State Sen. Noreen Evans plans to introduce legislation today that would require all foods containing genetically modified organisms to be labeled in California, a move sure to reignite a contentious and costly battle that the state's voters last weighed in on in 2012.
The Santa Rosa Democrat says genetically modified organisms have been linked to health problems ranging from allergies to cancer, and that babies, in particular, are at risk of getting sick, in part because their immune systems are not fully developed.
"For parents, it's important that they not have to rely on the food industry before deciding what they feed their children," Evans said Thursday. "Parents should be able to make their own choices."
Evans originally was planning to target only baby foods. But later Thursday, her staff announced that her bill has been broadened to require GMO labeling for all foods used for "human consumption" in California. That more closely mirrors Proposition 37, which voters rejected in 2012. The senator's staff said about 85 percent of all foods on store shelves in California contain genetically modified organisms.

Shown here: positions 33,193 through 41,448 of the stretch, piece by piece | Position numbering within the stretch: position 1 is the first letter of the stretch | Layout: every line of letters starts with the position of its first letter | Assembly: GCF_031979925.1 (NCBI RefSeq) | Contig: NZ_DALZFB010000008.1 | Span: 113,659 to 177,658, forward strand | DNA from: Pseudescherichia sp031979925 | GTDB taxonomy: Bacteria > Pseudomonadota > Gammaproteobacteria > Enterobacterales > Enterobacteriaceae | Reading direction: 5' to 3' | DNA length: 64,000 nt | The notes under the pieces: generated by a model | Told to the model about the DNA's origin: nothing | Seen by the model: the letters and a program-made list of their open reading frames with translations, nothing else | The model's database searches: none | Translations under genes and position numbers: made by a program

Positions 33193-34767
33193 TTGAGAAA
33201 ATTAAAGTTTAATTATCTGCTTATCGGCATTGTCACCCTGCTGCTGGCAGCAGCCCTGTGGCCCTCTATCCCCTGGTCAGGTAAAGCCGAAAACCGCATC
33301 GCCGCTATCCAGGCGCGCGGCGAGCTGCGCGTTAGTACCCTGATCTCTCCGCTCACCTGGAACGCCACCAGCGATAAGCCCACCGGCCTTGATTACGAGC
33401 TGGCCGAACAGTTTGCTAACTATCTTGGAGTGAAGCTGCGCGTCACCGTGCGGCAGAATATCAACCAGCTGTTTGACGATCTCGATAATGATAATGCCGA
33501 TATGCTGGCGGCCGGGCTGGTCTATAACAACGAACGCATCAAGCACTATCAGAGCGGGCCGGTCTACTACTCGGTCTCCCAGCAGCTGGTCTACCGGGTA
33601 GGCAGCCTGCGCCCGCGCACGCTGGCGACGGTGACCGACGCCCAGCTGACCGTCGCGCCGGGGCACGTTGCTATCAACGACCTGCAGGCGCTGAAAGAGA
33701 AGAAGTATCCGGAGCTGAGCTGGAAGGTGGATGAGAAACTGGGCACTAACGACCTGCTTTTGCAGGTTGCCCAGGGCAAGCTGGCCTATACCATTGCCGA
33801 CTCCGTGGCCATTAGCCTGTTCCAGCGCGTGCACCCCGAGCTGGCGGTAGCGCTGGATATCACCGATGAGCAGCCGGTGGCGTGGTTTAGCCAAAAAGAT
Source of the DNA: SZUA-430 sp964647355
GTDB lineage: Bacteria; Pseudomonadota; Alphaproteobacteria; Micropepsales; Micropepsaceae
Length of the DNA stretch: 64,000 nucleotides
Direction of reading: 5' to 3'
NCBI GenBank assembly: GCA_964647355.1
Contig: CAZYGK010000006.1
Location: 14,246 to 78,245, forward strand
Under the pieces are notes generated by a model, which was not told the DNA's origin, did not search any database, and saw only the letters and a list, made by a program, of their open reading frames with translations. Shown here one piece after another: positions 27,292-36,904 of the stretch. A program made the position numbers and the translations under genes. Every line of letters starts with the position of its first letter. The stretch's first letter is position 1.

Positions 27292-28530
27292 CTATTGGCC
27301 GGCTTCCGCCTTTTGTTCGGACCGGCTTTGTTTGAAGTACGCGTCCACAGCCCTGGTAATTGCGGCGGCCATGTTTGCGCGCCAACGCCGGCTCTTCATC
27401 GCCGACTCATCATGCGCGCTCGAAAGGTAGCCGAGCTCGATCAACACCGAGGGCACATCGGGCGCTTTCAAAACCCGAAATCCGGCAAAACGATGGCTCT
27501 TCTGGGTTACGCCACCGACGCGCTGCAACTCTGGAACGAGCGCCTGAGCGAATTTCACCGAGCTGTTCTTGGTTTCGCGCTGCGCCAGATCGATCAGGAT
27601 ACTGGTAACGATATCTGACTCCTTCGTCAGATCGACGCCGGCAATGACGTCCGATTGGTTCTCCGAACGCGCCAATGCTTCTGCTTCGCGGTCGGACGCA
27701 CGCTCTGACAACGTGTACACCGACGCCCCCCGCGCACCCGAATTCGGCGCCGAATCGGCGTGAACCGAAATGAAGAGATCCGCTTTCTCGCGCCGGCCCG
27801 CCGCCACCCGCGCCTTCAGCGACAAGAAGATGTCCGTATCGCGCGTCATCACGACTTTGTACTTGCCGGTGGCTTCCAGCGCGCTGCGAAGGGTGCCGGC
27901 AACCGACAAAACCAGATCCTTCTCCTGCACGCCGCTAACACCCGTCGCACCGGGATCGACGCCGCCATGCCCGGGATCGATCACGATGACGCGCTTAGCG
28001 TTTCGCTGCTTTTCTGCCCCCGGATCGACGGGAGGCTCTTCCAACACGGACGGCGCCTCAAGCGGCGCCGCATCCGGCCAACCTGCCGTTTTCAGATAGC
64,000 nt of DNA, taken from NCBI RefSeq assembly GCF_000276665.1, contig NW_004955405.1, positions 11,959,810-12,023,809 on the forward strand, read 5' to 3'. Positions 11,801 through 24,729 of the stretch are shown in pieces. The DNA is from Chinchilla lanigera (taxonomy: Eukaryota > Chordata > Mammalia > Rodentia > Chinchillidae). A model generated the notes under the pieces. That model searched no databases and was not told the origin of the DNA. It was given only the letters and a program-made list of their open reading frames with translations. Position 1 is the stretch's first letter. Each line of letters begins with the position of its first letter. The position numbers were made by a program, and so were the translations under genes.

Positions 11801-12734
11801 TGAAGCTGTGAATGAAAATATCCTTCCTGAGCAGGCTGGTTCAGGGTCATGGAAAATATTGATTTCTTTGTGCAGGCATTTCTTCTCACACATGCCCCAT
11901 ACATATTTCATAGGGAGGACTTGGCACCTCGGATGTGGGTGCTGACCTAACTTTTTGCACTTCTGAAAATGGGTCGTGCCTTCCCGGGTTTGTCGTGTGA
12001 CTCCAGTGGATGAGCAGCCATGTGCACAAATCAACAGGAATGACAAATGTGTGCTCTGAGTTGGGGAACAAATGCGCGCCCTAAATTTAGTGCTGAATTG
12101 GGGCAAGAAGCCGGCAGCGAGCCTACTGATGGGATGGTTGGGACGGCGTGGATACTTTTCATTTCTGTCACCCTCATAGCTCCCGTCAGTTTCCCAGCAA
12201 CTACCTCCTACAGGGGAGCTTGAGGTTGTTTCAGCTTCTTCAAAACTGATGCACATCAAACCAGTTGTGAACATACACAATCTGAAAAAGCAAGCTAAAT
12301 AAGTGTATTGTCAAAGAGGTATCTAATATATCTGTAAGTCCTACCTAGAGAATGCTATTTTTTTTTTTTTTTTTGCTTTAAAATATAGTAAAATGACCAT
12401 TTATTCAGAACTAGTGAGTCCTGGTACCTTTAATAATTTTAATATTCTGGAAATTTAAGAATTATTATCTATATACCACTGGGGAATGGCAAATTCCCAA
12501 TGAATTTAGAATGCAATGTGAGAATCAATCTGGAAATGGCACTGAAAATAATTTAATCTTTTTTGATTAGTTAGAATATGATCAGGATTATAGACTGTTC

Evans did not respond to a request seeking comment on the changes made to the proposed legislation. Teala Schaff, her spokeswoman, said the changes were made at the request of the California State Grange, which pushed for the original bill.
"It's still a consumer-choice bill. She's always been a strong consumer-choice advocate," Schaff said.
Mike Greene, director of legislative affairs for the California State Grange, on Thursday attributed the last-minute changes to a "lack of communication between us and the senator's office."
The grange has about 10,000 members in about 45 California counties. Greene said the organization passed a resolution at its annual meeting in October calling for GMO labeling on baby foods. He said in November, a coalition of 17 groups, including the Grange, Pesticide Action Network and Organic Consumers Association, amended that stance to call for such labeling on all foods sold for human consumption in California.